Animal cells do not have cell walls because they do not need them. Unlike plant cells, animal cells have evolved a different type of protection called the cell membrane. The cell membrane, also known as the plasma membrane, is a thin, flexible barrier that surrounds the cell and controls the movement of substances in and out of the cell.
Cell walls, which are found in plant cells, serve different purposes. They maintain cell shape, almost as if each cell has its own exoskeleton. This rigidity allows plants to stand upright without the need for bones. It also provides a barrier to protect the plant cell from its environment, and prevent the cell from bursting due to internal pressure.
The cell membrane, on the other hand, is composed of a lipid bilayer, a double layer of lipids (fats) that forms a barrier that is selectively permeable. This means that the cell membrane allows certain molecules to pass through while blocking others. This selective permeability is vital for the survival of the cell, as it enables the cell to take in nutrients and expel waste products.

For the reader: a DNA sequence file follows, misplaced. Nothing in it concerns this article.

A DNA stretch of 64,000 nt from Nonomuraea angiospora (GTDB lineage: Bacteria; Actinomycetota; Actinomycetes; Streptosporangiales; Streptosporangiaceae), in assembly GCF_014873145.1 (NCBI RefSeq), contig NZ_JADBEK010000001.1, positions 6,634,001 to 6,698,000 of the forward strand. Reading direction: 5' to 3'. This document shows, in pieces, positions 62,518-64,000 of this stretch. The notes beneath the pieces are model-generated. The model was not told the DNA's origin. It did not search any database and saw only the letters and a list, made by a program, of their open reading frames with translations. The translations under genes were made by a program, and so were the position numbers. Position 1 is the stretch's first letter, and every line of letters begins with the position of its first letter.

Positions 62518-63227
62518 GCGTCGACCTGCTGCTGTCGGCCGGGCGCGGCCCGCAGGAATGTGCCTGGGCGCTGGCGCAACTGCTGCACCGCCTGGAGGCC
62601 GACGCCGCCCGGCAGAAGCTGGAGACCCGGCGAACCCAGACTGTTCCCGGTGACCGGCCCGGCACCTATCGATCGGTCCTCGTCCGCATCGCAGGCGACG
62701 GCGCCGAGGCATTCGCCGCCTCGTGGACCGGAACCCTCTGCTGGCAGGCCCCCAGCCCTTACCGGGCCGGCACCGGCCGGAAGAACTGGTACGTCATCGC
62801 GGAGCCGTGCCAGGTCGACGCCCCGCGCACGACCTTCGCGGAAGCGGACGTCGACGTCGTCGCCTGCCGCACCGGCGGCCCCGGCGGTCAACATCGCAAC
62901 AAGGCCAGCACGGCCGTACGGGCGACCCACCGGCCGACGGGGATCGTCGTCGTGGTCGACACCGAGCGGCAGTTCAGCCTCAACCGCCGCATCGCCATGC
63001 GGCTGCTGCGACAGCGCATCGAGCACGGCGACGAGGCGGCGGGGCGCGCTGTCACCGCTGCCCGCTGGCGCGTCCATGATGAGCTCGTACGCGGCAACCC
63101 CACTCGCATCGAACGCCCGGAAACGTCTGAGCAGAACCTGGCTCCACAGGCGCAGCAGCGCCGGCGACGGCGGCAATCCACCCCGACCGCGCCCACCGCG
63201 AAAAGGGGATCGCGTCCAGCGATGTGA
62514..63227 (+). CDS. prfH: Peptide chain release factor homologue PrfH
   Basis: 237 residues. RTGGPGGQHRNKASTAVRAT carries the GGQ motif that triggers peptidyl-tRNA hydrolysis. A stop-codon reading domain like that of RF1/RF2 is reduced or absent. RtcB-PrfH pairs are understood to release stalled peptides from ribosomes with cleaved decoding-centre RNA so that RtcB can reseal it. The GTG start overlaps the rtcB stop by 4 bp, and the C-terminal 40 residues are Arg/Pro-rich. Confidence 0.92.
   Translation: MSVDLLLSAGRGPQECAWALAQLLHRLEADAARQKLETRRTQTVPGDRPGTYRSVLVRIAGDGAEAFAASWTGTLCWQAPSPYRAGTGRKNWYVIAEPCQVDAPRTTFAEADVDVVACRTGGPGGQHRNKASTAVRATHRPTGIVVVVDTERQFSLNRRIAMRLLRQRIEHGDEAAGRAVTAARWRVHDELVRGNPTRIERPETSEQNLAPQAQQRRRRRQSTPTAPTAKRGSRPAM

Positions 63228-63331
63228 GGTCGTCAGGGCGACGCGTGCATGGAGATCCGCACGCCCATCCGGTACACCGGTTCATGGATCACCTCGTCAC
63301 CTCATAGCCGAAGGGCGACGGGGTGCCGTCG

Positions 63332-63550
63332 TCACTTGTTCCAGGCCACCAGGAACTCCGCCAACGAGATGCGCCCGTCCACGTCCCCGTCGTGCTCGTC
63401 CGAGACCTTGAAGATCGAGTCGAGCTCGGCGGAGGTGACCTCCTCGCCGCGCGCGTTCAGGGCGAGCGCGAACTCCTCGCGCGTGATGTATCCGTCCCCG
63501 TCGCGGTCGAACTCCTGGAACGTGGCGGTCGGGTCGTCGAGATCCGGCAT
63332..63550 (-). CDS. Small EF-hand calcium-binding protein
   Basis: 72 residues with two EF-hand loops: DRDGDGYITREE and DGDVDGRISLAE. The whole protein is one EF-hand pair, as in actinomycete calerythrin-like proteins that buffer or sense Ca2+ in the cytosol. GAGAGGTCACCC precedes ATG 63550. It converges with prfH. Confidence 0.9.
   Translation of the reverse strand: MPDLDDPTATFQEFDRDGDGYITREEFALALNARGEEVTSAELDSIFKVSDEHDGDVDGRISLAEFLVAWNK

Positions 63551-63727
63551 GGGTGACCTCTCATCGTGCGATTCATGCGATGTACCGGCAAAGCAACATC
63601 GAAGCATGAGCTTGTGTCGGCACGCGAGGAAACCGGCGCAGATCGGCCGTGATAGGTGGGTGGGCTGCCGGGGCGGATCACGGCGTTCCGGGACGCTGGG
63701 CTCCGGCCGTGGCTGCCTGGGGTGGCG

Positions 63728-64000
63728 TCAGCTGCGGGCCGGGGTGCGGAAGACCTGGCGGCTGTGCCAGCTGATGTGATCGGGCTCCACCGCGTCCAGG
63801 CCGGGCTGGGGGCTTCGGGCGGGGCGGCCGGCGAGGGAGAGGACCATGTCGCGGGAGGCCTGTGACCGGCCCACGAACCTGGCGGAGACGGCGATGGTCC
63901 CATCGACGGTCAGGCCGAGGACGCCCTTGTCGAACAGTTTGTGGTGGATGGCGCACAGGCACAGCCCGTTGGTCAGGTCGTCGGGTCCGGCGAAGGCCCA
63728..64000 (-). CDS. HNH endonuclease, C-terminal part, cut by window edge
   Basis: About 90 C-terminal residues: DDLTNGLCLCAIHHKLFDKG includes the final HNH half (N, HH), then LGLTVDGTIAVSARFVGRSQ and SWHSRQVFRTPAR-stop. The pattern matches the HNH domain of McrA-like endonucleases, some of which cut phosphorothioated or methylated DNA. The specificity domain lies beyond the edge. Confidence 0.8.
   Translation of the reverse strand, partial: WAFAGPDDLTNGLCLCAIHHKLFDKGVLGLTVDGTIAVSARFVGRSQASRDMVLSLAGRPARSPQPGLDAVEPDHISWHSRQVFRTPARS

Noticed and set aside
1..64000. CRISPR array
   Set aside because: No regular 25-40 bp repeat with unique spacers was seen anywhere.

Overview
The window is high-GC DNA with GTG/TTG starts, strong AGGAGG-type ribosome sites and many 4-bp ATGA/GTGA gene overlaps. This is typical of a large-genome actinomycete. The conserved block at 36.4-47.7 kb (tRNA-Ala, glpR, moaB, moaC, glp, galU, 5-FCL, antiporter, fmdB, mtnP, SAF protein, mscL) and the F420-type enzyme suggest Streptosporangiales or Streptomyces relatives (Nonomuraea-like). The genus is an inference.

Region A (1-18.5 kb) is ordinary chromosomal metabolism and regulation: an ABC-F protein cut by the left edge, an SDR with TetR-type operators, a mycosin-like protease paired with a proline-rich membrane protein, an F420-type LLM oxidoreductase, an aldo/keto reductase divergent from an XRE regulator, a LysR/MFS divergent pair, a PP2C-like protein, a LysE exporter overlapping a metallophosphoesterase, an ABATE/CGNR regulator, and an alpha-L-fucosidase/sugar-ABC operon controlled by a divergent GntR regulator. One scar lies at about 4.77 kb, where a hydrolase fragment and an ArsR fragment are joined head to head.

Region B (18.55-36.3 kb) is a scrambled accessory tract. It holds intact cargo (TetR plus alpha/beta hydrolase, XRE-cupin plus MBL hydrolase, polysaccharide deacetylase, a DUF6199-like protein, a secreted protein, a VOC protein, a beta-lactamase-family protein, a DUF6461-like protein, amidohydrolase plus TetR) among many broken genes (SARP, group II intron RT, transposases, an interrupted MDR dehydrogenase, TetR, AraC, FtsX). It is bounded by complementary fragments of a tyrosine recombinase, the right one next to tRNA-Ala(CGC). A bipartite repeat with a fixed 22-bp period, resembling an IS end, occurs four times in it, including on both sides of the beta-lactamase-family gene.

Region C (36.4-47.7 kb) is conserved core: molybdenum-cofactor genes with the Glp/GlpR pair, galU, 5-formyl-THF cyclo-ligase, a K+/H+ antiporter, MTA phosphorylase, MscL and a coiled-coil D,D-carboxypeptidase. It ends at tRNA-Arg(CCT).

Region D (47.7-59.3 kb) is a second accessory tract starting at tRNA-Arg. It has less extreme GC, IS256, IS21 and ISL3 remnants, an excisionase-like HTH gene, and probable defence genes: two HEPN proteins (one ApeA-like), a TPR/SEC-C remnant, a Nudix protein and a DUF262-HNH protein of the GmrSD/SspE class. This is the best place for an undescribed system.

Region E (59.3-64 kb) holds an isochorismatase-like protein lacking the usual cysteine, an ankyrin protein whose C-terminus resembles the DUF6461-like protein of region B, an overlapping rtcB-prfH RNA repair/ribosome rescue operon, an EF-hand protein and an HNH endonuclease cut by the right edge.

The cell membrane also plays an important role in cell-to-cell communication, and in the movement of cells. Animal cells have the ability to change shape and move, which is vital for their survival. The flexibility of the cell membrane allows animal cells to move, and to change shape to adapt to their environment.